Disney fans are excited to enjoy new interactive experiences at Disney Parks and the enhancements that freshen up older rides. After the success of the Pirates of the Caribbean movies, Captain Jack Sparrow and other movie characters were woven into the venerable ride in a way that respected tradition but renewed interest. For a time, the Enchanted Tiki Room was under new management using birds from Lion King and Aladdin to a show that fascinated our grandparents. Apparently the old guard wrested back control and, it has reverted to its peaceful tweet-tweet of paradise. Which was the right move: incorporate new characters or preserve the ride we all knew?

If Disney Imagineers decide to bulldoze the Tiki Room to build a dynamic interactive attraction, Disney fans would rebel. Yet, when was the last time you passed on the Tiki Room, Hall of Presidents, or Country Bear Jamboree because of time? Some true Disney fans visit the parks many times bypassing these venerable rides but would howl if management decided to re-purpose the area. But the great dreamer wanted the park to change and morph. What to do?

Some attractions are refurbished, remodeled, or removed and are greatly missed. My youngest daughter, a devoted Disney fan, regrets that she never rode Epcot’s Horizon ride as it closed years before she was born. It was a favorite of mine and I have a sentimental attachment to “If You Had Wings” and the terrifying “Alien Encounter.” I enjoy the Buzz Lightyear and Stitch attractions and think they were good replacements; however, I would like to have shared the other rides, though more quaint compared to modern standards, with my kids.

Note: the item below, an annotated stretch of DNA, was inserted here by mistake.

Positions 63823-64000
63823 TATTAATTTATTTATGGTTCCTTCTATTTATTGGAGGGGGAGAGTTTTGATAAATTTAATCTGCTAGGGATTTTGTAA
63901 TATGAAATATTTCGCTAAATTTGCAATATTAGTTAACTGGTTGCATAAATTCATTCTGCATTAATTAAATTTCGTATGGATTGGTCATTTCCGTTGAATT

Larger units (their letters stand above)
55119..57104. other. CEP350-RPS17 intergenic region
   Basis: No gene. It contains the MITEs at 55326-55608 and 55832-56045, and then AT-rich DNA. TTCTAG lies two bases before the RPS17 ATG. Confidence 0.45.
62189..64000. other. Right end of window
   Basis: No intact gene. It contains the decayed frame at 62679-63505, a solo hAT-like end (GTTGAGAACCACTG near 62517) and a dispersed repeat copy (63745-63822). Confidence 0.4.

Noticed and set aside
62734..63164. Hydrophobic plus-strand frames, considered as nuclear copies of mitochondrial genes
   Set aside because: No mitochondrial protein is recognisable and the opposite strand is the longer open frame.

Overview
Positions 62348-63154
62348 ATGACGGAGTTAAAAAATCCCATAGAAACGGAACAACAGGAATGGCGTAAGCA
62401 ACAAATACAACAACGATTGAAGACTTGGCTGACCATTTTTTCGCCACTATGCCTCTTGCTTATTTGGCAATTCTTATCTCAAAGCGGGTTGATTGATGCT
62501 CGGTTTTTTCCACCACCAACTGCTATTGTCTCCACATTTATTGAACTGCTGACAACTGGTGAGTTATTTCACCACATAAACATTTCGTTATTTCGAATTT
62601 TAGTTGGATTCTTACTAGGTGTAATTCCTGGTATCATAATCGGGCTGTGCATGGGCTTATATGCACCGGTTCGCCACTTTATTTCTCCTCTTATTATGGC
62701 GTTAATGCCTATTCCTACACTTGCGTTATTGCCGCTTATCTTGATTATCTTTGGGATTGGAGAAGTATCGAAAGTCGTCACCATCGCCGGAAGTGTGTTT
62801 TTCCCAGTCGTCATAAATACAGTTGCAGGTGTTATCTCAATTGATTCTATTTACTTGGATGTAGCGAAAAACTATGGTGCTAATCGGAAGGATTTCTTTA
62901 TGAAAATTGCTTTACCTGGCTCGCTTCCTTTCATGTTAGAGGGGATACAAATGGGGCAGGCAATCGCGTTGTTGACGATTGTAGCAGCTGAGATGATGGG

Enter Virtual Reality

You can enjoy ride-through videos of old rides and 360-degree trips on current rides with YouTube. Watching the Horizon’s ride video I forgot how amazing it was and enjoyed again some of the scenes I’d forgotten about. You can find videos of changed  attractions to remember the park landscape and rides from other times.Beautiful cyber woman over abstract blue background

This provides a perfect opportunity to build another park in the ethereal cyberworld. Before making major changes, and especially before removing rides, Disney Imagineers could use immersive audio and video capture technology to record the complete ride experience to be enjoyed with virtual reality. They could build a park of retired rides available to anyone with a connection, the equipment, and an E-ticket. They might even capture the experience of current rides, walking through the park, and visiting the resorts to share with those who physically cannot travel to the park but who want to relive an enjoyable vacation, perhaps from a hospital bed or from a remote location. Fans of Maelstrom could enjoy the boat ride with the trolls while, at Epcot, families are singing with the cast of Frozen. The park changes but we get to experience the old ride through VR whenever we desire. For the cost of storage space, bandwidth, and creative development Disney could have a perpetual park that would grow as the physical parks change.

I often listen to music loops, watch videos, look through my photos, and read articles to relive the many trips I have enjoyed and many Disney Park fans do the same thing. To have an annual pass to a virtual park created in high visual and audio quality that I could visit after a tough day at the office (“I’m tired, I need to mellow out at the Haunted Mansion a bit”) or want a bit of fairy dust in my hair would be very desirable. If any Disney Imagineers or Blue Fairies are listening, this is my wish.